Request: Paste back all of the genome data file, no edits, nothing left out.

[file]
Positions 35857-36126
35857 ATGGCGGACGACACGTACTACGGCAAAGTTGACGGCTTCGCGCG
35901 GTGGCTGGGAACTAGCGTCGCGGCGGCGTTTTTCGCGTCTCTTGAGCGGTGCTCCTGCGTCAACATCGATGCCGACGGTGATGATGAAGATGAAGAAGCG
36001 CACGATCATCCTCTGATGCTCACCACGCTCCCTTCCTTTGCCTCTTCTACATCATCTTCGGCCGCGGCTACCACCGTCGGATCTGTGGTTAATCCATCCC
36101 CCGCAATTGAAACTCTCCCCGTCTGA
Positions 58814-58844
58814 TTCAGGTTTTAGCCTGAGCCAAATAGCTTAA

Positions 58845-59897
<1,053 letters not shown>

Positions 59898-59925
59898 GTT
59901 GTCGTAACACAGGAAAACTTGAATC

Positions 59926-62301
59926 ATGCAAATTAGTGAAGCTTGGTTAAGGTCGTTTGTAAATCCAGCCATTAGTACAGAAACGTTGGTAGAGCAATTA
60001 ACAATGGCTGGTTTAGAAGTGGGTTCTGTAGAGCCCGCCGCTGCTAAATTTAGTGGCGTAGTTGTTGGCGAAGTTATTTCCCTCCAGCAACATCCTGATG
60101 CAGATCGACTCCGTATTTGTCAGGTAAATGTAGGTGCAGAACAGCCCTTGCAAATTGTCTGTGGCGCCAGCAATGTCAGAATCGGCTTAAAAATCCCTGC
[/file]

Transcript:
Positions 35857-36126
35857 ATGGCGGACGACACGTACTACGGCAAAGTTGACGGCTTCGCGCG
35901 GTGGCTGGGAACTAGCGTCGCGGCGGCGTTTTTCGCGTCTCTTGAGCGGTGCTCCTGCGTCAACATCGATGCCGACGGTGATGATGAAGATGAAGAAGCG
36001 CACGATCATCCTCTGATGCTCACCACGCTCCCTTCCTTTGCCTCTTCTACATCATCTTCGGCCGCGGCTACCACCGTCGGATCTGTGGTTAATCCATCCC
36101 CCGCAATTGAAACTCTCCCCGTCTGA
Positions 58814-58844
58814 TTCAGGTTTTAGCCTGAGCCAAATAGCTTAA

Positions 58845-59897
<1,053 letters not shown>

Positions 59898-59925
59898 GTT
59901 GTCGTAACACAGGAAAACTTGAATC

Positions 59926-62301
59926 ATGCAAATTAGTGAAGCTTGGTTAAGGTCGTTTGTAAATCCAGCCATTAGTACAGAAACGTTGGTAGAGCAATTA
60001 ACAATGGCTGGTTTAGAAGTGGGTTCTGTAGAGCCCGCCGCTGCTAAATTTAGTGGCGTAGTTGTTGGCGAAGTTATTTCCCTCCAGCAACATCCTGATG
60101 CAGATCGACTCCGTATTTGTCAGGTAAATGTAGGTGCAGAACAGCCCTTGCAAATTGTCTGTGGCGCCAGCAATGTCAGAATCGGCTTAAAAATCCCTGC